Fanfiction: the Power of Community on the Internet

Fanfiction has existed long before the internet came up with the terminology for it. Before Wattpad and Fifty Shades of Gray, there was Dante with his Divine Comedy, which, by today’s fandom terminology standards, might be deemed as a self-insert fanfiction of the Bible (and here is a list of more classics that could technically be called fanfiction if you’re interested). If you’re completely unfamiliar with the concept, fanfiction is “fictional writing written in an amateur capacity [by] fans, unauthorized by, but based on an existing work of fiction” [1]. Essentially, the writers of fanfiction take an already existing piece of entertainment media (a comic book, TV show, video game, etc), and create original stories within the same world and/or with the same characters from the original works (of course, this definition is just scratching the surface). As mentioned before, fanfiction has been around for much longer than the internet has; however, with the arrival of the internet, it became much more widespread. With blogs and websites created specifically for fans of the same shows and books, soon came the first websites dedicated to publishing fanfiction online.

The Creation of Archive Of Our Own

In 2007, the website FanLib came under fire as they attempted to monetize fanfiction on their site, which had been active since 2003 in allowing its users to publish fan-work. This caused a lot of outrage online amongst both writers and readers of fanfiction. The idea of monetization of fan-work not only took away the accessibility of fanfiction, which was a large part of the fostering of the community, but it also did not benefit many authors. Furthermore, a large part of the outrage was linked to the fact that FanLib was ran only by men, while the majority of fanfiction writers were women. Sparking many discussions of ethicality regarding authorial rights and accessibility, the site Archive of Our Own (often abbreviated to AO3) was born in 2008 to fight for the rights of fanfiction authors [2]. As an early commentator on the site remarked on the problems with monetization of fanfiction, as well as importance of acknowledging female creators as a large part of the community,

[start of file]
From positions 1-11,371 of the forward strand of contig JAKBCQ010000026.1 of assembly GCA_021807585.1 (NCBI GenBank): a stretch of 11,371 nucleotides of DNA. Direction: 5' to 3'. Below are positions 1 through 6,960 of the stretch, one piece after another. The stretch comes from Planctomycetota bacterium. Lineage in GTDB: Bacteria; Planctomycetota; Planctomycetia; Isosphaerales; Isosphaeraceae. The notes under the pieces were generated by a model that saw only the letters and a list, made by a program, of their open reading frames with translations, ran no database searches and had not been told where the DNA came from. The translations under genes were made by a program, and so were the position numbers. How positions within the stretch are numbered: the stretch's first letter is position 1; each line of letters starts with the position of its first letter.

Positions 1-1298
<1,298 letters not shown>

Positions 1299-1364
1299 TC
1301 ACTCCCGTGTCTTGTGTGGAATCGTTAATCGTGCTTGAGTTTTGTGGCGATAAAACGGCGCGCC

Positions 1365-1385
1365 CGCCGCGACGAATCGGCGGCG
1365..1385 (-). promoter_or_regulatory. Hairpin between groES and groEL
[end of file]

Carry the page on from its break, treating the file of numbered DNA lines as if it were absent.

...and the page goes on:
[e]very time I see big shiny celebrations of fan culture that completely ignore 40 years of women’s creative work, I want to not only let my freak flag fly, but march up and down the streets with it — and then something else (lately fanlib, but it’s far from the first) reminds me that getting out there without doing it on our own terms is only a small part of the battle. [Archive of Our Own] seems like a fan-culture site that gets our culture while really making the most of the internet as it is now (as opposed to publicizing fan work just for the sake of ad dollars or eyeball-share or whatthehellever)… oh, yes. [3]

AO3 stood out to many fans as an organisation that understood their needs – it not only allowed authors to post their works for free on a website that was accessible to anyone, but also sought to create an actual archive of fan-work. It was “designed and coded primarily by women to meet the needs of the online fandom community” [4]. Though getting through the first years of its existence was difficult financially, AO3 “crawled its way into the world while refusing to incentivize labor nor make money from advertising. Above everything, the young organization was firm in its decision to remain non-commercial” [5]. Amazingly, AO3 still stands by this choice to this day. Their main funding comes from donations from the users of the website; each year they ask for about 40’000$ in donations from their supporters, and each year they receive about triple the amount. The money they receive goes not only into the expected expenses of keeping and maintaining their website and archive, but also to providing legal support to the authors for “protecting and defending fanworks from commercial exploitation and legal challenge” [6].

Amount of donations received by AO3, and their main goals (taken from the AO3 website)

Though I don’t partake in fandom culture much these days, stories like these remind me of the better parts of the internet, where people can come together and fight for a good cause. It gives me hope that, while the internet is often divided on many issues, people can still fight against exploitation of fan-works, and for the accessibility of media, and be successful. For my closing thoughts, I will leave you with the TikTok that inspired this blog post: